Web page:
‘Super blue blood Moon’ lights up the sky

West to East: The Moon rises over hills in Vladivostok in Russia's Far East. © Getty

Why are coincidences so interesting? Yesterday morning a large, reddish Moon heralded an incredibly rare celestial convergence. What do coincidences say about the way we think?

For the first time in 152 years yesterday, star-gazers in North America, as well as parts of Asia and the Pacific, were treated to the rare site of a super blue blood Moon.

It sounds apocalyptic, so let’s break it down into its component parts.

Super. A supermoon is when the Moon is full at the same time as when it is closest to Earth. The result is that the moon appears larger than normal.

Blue. This refers to the instance when there is a second full moon in a calendar month.

Blood. A blood Moon is the moment during a lunar eclipse when the moon, in the Earth’s shadow, takes on a reddish tint.

Taken individually, none of these events are especially remarkable. But the three happening simultaneously is a genuinely extraordinary coincidence.

Some coincidences are even unlikelier. For example the author Mark Twain was born on the day of the appearance of Halley’s Comet in 1835, and died on the day of its next appearance in 1910.

“What are the chances of that?” Well, very low. But then, as statistician David Hand says, “Extremely improbable events are common,” given the huge number of things that happen on Earth.

So why are we so entranced by coincidences?

Beating the odds

Their sheer unlikeliness, reply some. Simply trying to work out the infinitesimal chance of a super blue blood Moon happening is fascinating. The surprising regularity of coincidences reminds us of the vastness of reality, while also making the world seem very small indeed.

They are interesting because of what they say about us, respond others. People can be very liberal when they consider coincidences — you might consider it a coincidence that another friend shares your birthday, even though this is quite likely. People have surprising experiences, and they are desperate to find meaning out of them.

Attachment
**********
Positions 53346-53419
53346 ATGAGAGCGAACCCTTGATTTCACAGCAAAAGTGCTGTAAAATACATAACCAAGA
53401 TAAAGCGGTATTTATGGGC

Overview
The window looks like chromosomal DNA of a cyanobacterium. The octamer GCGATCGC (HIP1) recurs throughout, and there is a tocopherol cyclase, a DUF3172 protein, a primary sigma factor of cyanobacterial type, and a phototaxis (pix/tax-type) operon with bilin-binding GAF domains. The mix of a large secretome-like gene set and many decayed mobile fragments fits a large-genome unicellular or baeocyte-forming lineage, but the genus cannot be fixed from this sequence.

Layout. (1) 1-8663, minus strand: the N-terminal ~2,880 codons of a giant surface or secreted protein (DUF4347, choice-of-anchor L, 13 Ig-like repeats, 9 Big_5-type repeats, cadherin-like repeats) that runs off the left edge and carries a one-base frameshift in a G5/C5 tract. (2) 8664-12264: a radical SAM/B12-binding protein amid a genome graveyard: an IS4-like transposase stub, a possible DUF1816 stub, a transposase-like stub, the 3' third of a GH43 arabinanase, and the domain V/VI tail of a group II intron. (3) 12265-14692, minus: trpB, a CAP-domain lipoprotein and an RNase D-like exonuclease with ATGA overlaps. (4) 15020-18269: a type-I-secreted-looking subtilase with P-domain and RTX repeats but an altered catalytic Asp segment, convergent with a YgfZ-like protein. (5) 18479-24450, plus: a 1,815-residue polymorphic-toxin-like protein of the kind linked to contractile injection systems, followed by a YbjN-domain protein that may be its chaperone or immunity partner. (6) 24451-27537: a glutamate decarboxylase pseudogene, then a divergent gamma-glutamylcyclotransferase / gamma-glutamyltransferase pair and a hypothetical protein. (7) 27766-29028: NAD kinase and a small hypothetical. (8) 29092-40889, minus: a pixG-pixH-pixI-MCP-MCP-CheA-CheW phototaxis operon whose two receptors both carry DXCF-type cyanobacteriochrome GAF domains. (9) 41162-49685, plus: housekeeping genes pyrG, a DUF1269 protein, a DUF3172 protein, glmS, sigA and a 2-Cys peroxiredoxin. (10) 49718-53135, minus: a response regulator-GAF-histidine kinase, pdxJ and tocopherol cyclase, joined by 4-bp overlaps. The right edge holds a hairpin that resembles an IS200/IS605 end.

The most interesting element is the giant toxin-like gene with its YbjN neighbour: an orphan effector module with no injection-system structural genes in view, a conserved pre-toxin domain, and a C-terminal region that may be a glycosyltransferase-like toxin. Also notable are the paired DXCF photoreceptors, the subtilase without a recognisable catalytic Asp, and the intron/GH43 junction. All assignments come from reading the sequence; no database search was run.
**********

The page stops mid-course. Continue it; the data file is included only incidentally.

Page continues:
You Decide

  1. Why are coincidences so interesting?


  1. Find a famous historical coincidence and try your best to work out the probability of it happening.

Some People Say...

“A coincidence is in the eye of the beholder.”

Professor David Spiegelhalter

What do you think?

Q & A

What do we know?
Yesterday an extremely rare celestial happening took place. It has been dubbed a “super blue blood Moon” and combines three unusual, yet relatively common events.
What do we not know?
Whether humans will ever overcome their incredulity at coincidences, given that they are bound to happen thanks to the laws of probability.

Word Watch

The most recent Supermoon took place on December 4th 2017. It was the only such event of the year and was visible in much of the USA.
Lunar eclipse
This occurs when the Moon passes directly behind the Earth into its shadow. It can happen only when the Sun, Earth, and Moon are aligned in "syzygy", with the Earth in the middle.
Mark Twain
Most famous for writing The Adventures of Tom Sawyer and its sequel, The Adventures of Huckleberry Finn.
Halley’s Comet
A comet which is visible every 74-79 years. It will next be sighted in 2061.

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